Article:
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The Politics of German Defence and Security
Policy Leadership and Military Reform in the post-Cold War Era
230 pages, 7 illus., bibliog., index
ISBN 978-1-84545-392-3 $135.00/£99.00 / Hb / Published (March 2008)
eISBN 978-0-85745-023-4 eBook
"Taking the focus away from ideological considerations Dyson manages to add to the discussion a refined analysis of the domestic political network which influences the outcome of foreign and security policy to a great extend. The relations between the different political subsystems explain policy outcome far better than any ideological approach will ever do." · German Politics
"Tom Dyson provides a well-researched overview of the German military in the post Cold War era...The analysis allows the reader not only to follow the evolution of German security and defense policy more broadly from after the Wende through the Schröder administration, but it also permits a rare look into internal party politics in this area. The book in this way interestingly crosses the domestic/foreign policy lines of most authors whose expertise is one or the other without the background to present the analysis undertaken in this exhaustive, to be recommended, book.” · German Politics & Society
The post-Cold War era has witnessed a dramatic transformation in the German political consensus about the legitimacy of the use of force. However, in comparison with its EU and NATO partners, Germany has been reticent to transform its military to meet the challenges of the contemporary security environment. Until 2003 territorial defence rather than crisis-management remained the armed forces' core role and the Bundeswehr continues to retain conscription. The book argues that 'strategic culture' provides only a partial explanation of German military reform. It demonstrates how domestic material factors were of crucial importance in shaping the pace and outcome of reform, despite the impact of 'international structure' and adaptational pressures from the EU and NATO. The domestic politics of base closures, ramifications for social policy, financial restrictions consequent upon German unification and commitment to EMU's Stability and Growth Pact were critical in determining the outcome of reform. The study also draws out the important role of policy leaders in the political management of reform as entrepreneurs, brokers or veto players, shifting the focus in German leadership studies away from a preoccupation with the Chancellor to the role of ministerial and administrative leadership within the core executive. Finally, the book contributes to our understanding of the Europeanization of the German political system, arguing that policy leaders played a key role in 'uploading' and 'downloading' processes to and from the EU and that Defence Ministers used 'Atlanticization' and 'Europeanization' in the interests of their domestic political agendas.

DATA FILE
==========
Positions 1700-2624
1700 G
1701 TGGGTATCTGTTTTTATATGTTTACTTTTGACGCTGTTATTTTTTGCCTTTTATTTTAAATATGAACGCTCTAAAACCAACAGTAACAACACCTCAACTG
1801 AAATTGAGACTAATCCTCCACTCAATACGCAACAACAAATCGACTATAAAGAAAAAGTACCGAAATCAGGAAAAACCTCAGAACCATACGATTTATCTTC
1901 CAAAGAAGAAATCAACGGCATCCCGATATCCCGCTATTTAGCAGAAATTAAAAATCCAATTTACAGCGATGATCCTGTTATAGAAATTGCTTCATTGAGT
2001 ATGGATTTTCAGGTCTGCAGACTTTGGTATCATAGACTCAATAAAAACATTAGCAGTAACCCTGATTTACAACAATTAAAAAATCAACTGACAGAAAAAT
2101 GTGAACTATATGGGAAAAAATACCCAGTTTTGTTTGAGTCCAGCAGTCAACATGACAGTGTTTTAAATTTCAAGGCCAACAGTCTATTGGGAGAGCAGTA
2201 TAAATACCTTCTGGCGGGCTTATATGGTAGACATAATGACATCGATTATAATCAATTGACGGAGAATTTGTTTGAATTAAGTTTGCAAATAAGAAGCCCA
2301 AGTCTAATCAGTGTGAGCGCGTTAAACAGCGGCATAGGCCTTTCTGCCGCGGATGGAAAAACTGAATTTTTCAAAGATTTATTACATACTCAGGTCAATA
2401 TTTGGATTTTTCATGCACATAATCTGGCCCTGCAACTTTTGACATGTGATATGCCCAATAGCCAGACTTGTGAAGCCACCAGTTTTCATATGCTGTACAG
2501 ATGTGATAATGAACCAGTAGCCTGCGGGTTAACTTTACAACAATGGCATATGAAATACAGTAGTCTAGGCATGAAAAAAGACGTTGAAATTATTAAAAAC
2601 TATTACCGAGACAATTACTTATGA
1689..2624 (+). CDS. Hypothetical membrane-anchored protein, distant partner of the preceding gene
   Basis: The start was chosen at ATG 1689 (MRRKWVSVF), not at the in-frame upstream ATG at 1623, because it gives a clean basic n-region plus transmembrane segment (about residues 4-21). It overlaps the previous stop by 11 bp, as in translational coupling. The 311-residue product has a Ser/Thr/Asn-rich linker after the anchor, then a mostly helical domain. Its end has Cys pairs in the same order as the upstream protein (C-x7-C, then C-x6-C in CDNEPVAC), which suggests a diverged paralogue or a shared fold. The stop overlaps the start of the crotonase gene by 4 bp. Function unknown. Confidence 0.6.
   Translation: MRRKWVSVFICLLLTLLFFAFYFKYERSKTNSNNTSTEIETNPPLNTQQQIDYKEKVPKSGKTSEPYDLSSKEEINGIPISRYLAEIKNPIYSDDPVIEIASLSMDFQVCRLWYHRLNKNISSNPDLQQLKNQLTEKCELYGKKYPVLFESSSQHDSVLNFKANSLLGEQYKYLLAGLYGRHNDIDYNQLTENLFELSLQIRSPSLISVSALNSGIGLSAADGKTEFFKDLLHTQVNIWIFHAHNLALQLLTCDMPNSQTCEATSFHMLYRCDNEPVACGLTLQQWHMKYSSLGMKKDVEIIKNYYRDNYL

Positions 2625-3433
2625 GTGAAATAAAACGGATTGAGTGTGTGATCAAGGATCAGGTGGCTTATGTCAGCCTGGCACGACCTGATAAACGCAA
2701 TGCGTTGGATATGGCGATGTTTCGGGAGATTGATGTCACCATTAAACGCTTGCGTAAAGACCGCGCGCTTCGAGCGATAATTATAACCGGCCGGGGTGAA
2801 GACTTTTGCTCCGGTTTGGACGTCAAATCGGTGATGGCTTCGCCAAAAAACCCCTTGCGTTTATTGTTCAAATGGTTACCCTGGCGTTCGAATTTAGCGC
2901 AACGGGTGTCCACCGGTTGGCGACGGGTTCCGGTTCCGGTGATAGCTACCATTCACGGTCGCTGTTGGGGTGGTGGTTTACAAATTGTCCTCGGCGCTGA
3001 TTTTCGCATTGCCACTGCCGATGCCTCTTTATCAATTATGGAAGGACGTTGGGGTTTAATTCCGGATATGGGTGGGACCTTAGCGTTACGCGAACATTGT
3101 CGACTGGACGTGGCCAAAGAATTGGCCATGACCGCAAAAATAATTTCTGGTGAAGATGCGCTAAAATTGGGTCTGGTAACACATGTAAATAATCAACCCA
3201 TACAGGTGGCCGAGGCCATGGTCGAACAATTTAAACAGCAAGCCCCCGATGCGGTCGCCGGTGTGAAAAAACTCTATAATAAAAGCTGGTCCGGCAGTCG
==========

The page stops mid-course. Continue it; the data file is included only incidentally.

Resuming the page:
Tom Dyson is a Lecturer at the University of Surrey, having previously worked as an ESRC Research Fellow at the International Relations Department, London School of Economics and as a Visiting Lecturer at the LSE's Department of Government. He has published articles on German foreign and security policy in European Security and the British Core Executive in the Second World War in Contemporary British History.
Subject: History: 20th Century to Present
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